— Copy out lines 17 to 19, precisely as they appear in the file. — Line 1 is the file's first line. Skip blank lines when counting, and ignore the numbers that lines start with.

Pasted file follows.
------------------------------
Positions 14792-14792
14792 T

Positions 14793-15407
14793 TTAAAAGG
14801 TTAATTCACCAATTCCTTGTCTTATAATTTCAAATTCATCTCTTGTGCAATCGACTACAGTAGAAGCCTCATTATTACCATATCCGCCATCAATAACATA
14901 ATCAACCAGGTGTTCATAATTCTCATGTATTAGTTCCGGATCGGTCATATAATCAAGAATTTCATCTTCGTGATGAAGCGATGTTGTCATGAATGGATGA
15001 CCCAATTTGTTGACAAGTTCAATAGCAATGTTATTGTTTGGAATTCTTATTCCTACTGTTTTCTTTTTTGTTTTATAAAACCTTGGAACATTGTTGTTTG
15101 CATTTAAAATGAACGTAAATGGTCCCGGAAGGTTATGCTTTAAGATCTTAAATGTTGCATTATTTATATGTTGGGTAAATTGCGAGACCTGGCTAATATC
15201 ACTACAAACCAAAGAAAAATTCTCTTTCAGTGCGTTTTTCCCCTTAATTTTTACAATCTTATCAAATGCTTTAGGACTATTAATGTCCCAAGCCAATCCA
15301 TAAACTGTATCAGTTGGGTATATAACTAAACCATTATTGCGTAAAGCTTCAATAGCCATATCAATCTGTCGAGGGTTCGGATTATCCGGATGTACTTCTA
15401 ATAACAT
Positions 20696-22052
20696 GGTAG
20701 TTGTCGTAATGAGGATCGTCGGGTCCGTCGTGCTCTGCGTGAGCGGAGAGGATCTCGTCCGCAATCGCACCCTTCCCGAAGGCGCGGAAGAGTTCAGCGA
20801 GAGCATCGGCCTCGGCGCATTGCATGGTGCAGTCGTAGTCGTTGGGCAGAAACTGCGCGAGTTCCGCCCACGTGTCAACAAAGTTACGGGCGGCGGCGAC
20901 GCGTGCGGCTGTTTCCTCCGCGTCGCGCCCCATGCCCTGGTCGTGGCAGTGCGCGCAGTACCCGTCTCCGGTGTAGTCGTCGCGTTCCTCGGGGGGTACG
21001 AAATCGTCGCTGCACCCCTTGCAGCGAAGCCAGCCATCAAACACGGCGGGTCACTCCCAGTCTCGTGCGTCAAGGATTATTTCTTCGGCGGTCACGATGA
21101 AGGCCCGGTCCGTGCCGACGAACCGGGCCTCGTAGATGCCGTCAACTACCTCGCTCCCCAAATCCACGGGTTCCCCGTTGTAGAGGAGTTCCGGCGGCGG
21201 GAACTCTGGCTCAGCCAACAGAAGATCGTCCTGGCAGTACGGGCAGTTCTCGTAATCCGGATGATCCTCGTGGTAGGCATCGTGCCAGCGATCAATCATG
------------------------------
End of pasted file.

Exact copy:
21001 AAATCGTCGCTGCACCCCTTGCAGCGAAGCCAGCCATCAAACACGGCGGGTCACTCCCAGTCTCGTGCGTCAAGGATTATTTCTTCGGCGGTCACGATGA
21101 AGGCCCGGTCCGTGCCGACGAACCGGGCCTCGTAGATGCCGTCAACTACCTCGCTCCCCAAATCCACGGGTTCCCCGTTGTAGAGGAGTTCCGGCGGCGG
21201 GAACTCTGGCTCAGCCAACAGAAGATCGTCCTGGCAGTACGGGCAGTTCTCGTAATCCGGATGATCCTCGTGGTAGGCATCGTGCCAGCGATCAATCATG